Essential Bosnian Phrases for the First-Time Traveller
A collection of basic phrases in Bosnian to help any tourist survive a brief trip to Bosnia and Herzegovina.
If you can’t take the time to learn Bosanski (Bosnian), these phrases will at least get you through a few days in that dynamic, interesting country.
Basic Politeness in Bosnian
Bosnian is a language that has formal and informal modes – so you’ll need to do some double-memorising if you’re going to avoid offending anyone. To say a simple hello, for example, the formal mode is dobar dan, used when you’re first meeting someone, but after you’ve been introduced you can switch to zdravo or merhaba. (Note that on the phone it’s more common to say halo or molim.)
To ask someone how are you? you say kako si? (informal) or kako ste? (formal), and to respond with I'm fine, thanks. And you? you can say ja sam dobro, hvala. A vi? I wouldn’t recommend too much honesty when playing the tourist, so let’s keep that your only response!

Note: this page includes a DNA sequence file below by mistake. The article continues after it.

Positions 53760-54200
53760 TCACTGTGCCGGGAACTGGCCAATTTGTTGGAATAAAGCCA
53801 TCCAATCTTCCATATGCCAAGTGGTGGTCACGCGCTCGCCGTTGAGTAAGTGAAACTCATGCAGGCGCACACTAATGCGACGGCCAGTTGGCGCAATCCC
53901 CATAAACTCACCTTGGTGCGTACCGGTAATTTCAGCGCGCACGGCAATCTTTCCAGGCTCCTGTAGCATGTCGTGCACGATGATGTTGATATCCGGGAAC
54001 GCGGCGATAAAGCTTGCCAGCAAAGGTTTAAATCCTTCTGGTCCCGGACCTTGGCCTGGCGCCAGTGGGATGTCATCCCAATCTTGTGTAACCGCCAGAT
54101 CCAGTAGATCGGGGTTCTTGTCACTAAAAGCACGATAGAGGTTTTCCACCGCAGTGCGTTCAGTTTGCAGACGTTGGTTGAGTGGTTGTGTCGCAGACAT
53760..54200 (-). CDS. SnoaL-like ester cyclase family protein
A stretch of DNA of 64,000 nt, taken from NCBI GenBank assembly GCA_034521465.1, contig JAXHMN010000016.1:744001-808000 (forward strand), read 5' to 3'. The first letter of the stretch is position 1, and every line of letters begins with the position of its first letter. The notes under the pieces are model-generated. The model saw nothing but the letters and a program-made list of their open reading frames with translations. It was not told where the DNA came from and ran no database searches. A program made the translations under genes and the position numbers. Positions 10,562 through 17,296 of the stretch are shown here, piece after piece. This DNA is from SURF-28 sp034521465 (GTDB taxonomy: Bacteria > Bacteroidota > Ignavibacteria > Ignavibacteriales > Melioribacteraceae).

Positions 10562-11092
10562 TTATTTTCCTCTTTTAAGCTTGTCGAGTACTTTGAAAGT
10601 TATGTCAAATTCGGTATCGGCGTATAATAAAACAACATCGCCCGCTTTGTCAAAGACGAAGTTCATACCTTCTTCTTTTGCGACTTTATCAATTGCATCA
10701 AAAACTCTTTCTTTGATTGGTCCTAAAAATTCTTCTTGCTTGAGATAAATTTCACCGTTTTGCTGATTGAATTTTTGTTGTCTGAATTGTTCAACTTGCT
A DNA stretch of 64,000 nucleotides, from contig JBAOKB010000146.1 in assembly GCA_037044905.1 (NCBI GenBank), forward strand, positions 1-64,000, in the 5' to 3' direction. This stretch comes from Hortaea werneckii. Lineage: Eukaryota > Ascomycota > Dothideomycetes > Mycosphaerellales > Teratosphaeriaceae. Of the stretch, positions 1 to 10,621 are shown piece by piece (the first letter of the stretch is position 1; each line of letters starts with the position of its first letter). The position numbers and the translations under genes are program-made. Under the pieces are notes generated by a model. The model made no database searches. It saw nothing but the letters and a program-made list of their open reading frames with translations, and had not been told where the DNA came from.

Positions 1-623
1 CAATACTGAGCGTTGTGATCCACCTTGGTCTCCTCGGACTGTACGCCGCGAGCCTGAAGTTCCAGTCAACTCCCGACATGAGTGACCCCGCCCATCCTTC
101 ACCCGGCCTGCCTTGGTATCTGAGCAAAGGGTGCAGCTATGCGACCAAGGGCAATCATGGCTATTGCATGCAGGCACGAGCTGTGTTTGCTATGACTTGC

Some basic polite greetings as you tour the country: good morning (dobro jutro), good afternoon (dobar dan), good evening (dobro veče).
Once you’ve made some friends with a smile and the right phrase of greeting, there are a few useful phrases I think everyone needs to know, starting with I don't understand – because you don’t actually speak Bosnian! That would be ne razumijem. You’ll also find please speak more slowly to be very, very useful – that’s molim te malo sporije (informal) or molim vas malo sporije (formal).
You might like to imagine that you’re above basic needs while travelling, but don’t be embarrassed – we all need a water closet from time to time. To find out where one might be, you can ask gdje je toalet. Believe me, if you only have time for one phrase, that one should be it!
If you have some trouble while travelling in Bosnia and Herzegovina, three phrases will be indispensable: Leave me alone! (Pusti me na miru!), help! (upomoć!), and call the police! (pozovite policiju!). Naturally I hope you don’t actually need those phrases, but it’s always better to be safe rather than sorry – and you never know.
This is, of course, a very bare-bones list of phrases designed to meet the most basic needs. With these phrases, a phrasebook or dictionary, and some mime skills, you should be able to make your way through Bosnia and Herzegovina with only minimal trouble, even if you don’t find any English speakers. For a richer experience – learn to speak Bosanski!
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